The “Small Islands, Weather Together” partnership is designed to show how the small island nations of the world are working together to improve their vital weather and climate services. This initiative has been developed by the World Meteorological Organisation (WMO) and the Secretariat of the Pacific Regional Environment Programme (SPREP) in support of the Third International Conference on Small Island Developing States which was held in Apia, Samoa, from 1-4 September, 2014.
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What's the problem?
Because of climate change many of the world’s small island nations face an increase in the devastating impacts of extreme weather events such as cyclones and flash floods.
Many National Meteorological Services in small island nations still lack the basic infrastructure, technology and expertise they need to serve their vulnerable communities. So we know that investing in stronger weather and climate services could greatly help small island nations to prepare for extreme weather events and make important decisions about issues such as food security and infrastructure planning.
What do the leader's think?
In September 2014 leaders, donors and experts gathered at the third United Nations Conference on Small Island Developing States in Samoa to discuss how to strengthen weather and climate services for small island nations. The World Meteorological Organisation hosted two special events to discuss how partners can best work together to strengthen weather and climate services for all small island nations. These televised events were moderated by the BBC World presenter Mr David Eades as part of the "Small Islands Weather Together" campaign.
Watch here as MORE key leaders discuss how small island nations are working to improve vital weather and climate services.
Watch Storm Islands
Storm Islands examines how small island nations can work together to try and reduce the impacts of extreme weather on their vulnerable communities.
In the lead up to the Conference, Digicel Pacific kindly gave away 6 smartphones and a bunch of other goodies to those who entered two different competitions here on the site. The first competition was a quiz which gave us some really useful data on local perceptions of the need for Government action. The second was a photo caption competition, where we recieved some fantastic entries! You can see them below.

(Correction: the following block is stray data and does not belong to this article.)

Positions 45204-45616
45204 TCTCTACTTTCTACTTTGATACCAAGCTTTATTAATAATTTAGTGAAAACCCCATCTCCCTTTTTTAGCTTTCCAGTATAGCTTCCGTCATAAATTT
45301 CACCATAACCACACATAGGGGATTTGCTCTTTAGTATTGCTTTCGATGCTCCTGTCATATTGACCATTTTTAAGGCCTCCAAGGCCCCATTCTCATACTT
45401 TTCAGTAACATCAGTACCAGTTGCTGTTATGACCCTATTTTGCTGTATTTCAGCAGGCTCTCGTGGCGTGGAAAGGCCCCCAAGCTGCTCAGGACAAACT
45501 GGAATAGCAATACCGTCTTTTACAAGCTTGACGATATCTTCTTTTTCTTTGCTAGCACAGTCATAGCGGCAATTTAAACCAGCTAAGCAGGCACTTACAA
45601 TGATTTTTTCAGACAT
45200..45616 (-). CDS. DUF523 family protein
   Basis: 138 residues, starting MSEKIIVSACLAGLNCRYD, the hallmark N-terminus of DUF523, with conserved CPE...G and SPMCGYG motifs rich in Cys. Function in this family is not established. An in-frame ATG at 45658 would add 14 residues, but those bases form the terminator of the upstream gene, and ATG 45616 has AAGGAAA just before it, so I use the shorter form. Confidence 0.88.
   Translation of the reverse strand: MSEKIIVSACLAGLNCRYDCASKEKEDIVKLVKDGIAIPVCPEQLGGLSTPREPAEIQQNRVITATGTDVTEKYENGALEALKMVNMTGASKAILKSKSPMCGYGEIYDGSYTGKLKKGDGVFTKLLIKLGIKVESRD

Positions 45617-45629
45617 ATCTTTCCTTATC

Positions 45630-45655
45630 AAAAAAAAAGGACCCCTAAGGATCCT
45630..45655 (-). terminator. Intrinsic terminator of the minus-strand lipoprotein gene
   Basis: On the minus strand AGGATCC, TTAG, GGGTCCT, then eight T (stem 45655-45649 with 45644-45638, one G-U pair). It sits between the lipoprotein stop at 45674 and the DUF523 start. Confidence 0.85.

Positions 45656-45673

View the entries:
"Using phones is important especially when I am away from home when there is climate change before/during and after. If there is a disaster I would let my family know where I am, and how I am also let them know that whether I am safe or not." - Theresa, Samoa
"I saw on TV that a storm was coming so I called my family. They all got home in time & stayed safe" - George, Tonga
"I take photos or videos of the strong wind over the trees or the heavy rain then send to my loved ones asking them to be aware of the coming hours or days and ask them to stay alert and to keep watch on the news or radio. I also would ask them to charge their phones at that instant in case the power cuts off. " - Annie, Fiji
"With my mobile phone I can send text messages to families and friends about weather updates, how to prepare yourself before the bad weather approach. 1 text message to one of my families and friends to prepare themselves can bring are big change to our community and country. " - Prescilla
Picture attached is one excellent example how I would get confirmation of approaching cyclone then distribute it amongst my circle of friends through Whatsapp and Viber. I would also use my phone to collect credible information on extreme weather events and updates then relay messages to my friends and families via Facebook and texts." - Depazzy
"Mobile devices such as mobile phones is an easier way of communicating to inform family members of natural disasters such as earthquakes or severe flooding and to have an evacuation plan and be prepared for when it does happen especially with my family members living in low lying areas in Nausori near the Rewa Bridge on the Rewa Delta. " - Filimoni
"Flood warnings were plastered all over the television. Unfortunately my grandparents did not own a television set. I began to worry that they might not hear about the flood warnings. I used my mobile phone to call my grandparents and alert them about the flood. They in turn were able to preserve all their important documents when the flood hit. " - Brittney, Trinidad and Tobago
"This is a picture taken after Cyclone Evan passed through Apia on December, 2012. I used my mobile to contact my friends and relatives to check if they were okay and to warn them of the dangers of flash floods. Many homes were damaged and left many cars hung up on trees. Mobile phones helped warn people of the flood so they could evacuate early. " - Matthew, Samoa
"Your phone will be of no use to you in an emergency if the battery is dead. It is a good habit to charge your cell phone every night before going to bed so you always start the day with a fully charged phone battery. It would also be beneficial to invest in a phone charger for your car." - Lina, Samoa
"I took this photo just before risking my life to run across the Mataniko bridge faced with high waters. The bridge is just close to the Mataniko River mouth. After taking this photo, I ran across to the other side and had it uploaded to my FB timeline, tagging and warning family members and friends at home not take any risks by coming down to town." - Gary